If you work in the gig economy, even part time, the chances you'll make a tax mistake increase.
You might not be able to avoid an audit this tax season, but according to CPA Cari Weston, good record-keeping means you won't have to sweat it.
Weston is currently the director of tax practice and ethics for the Association of International CPAs (AICPA), but before that, she represented many clients in IRS audits during her 20 years in practice as a public accountant.
What you need to know about IRS audits
Your chance of facing a full-blown IRS audit is very slim. In fiscal year 2017, the IRS audited 1.1 million returns, out of the 196 million that were filed. That's 0.5%. Though Weston said the IRS actually performs more audits than this statistic suggests, by sending assessment notices and doingpaper audits (audits by mail).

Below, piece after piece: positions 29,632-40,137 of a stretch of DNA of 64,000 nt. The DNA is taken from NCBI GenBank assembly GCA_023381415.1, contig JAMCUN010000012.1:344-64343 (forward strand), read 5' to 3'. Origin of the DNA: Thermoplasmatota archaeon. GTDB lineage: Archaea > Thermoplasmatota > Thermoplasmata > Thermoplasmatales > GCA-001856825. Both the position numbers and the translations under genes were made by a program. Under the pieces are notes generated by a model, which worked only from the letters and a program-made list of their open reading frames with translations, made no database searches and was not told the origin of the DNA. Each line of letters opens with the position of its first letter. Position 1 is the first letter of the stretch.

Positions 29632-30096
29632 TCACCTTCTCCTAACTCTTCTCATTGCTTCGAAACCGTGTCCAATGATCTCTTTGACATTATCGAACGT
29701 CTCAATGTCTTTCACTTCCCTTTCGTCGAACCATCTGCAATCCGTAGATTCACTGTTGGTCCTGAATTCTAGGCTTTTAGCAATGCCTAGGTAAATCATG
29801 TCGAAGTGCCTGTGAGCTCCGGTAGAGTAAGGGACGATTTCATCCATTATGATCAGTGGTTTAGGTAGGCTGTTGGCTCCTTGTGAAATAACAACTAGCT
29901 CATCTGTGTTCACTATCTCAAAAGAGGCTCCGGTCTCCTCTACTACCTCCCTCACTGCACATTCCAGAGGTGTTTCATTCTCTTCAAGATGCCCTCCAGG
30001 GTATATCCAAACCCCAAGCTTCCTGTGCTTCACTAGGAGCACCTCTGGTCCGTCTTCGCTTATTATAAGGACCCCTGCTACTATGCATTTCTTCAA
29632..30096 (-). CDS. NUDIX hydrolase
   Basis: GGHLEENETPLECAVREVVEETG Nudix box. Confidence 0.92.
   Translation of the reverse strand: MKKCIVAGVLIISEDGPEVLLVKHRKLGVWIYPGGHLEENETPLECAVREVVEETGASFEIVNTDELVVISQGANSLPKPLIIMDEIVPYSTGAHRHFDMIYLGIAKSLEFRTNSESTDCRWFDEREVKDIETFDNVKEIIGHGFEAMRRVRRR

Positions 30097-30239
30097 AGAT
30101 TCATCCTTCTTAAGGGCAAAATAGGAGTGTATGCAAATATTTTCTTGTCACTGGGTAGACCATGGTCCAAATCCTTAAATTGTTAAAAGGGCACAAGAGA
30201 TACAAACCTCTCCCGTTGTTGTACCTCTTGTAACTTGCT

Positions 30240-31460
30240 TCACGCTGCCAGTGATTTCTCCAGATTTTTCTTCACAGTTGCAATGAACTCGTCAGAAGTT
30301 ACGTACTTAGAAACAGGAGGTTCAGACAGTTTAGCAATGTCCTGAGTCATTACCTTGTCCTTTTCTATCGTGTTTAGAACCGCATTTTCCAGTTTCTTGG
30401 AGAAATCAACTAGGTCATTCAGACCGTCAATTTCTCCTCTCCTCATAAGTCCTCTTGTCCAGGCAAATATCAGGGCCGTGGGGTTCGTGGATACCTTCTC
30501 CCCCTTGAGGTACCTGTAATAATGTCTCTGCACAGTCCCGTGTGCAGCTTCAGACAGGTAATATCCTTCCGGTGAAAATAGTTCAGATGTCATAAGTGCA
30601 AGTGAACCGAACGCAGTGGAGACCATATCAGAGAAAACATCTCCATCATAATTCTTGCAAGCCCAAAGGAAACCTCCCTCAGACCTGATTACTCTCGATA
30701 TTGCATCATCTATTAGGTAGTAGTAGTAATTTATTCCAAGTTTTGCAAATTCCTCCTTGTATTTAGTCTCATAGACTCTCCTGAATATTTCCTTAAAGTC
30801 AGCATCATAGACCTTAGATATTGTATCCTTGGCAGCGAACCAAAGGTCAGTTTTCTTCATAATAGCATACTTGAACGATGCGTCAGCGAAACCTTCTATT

It might be multiple factors rather than any one thing that earns you an audit, according to Weston. "The IRS has this system that's basically like a point system," she said. The more risk factors on your return, the greater your chances of being selected for audit.
Here are the top IRS audit triggers to avoid, according to Weston.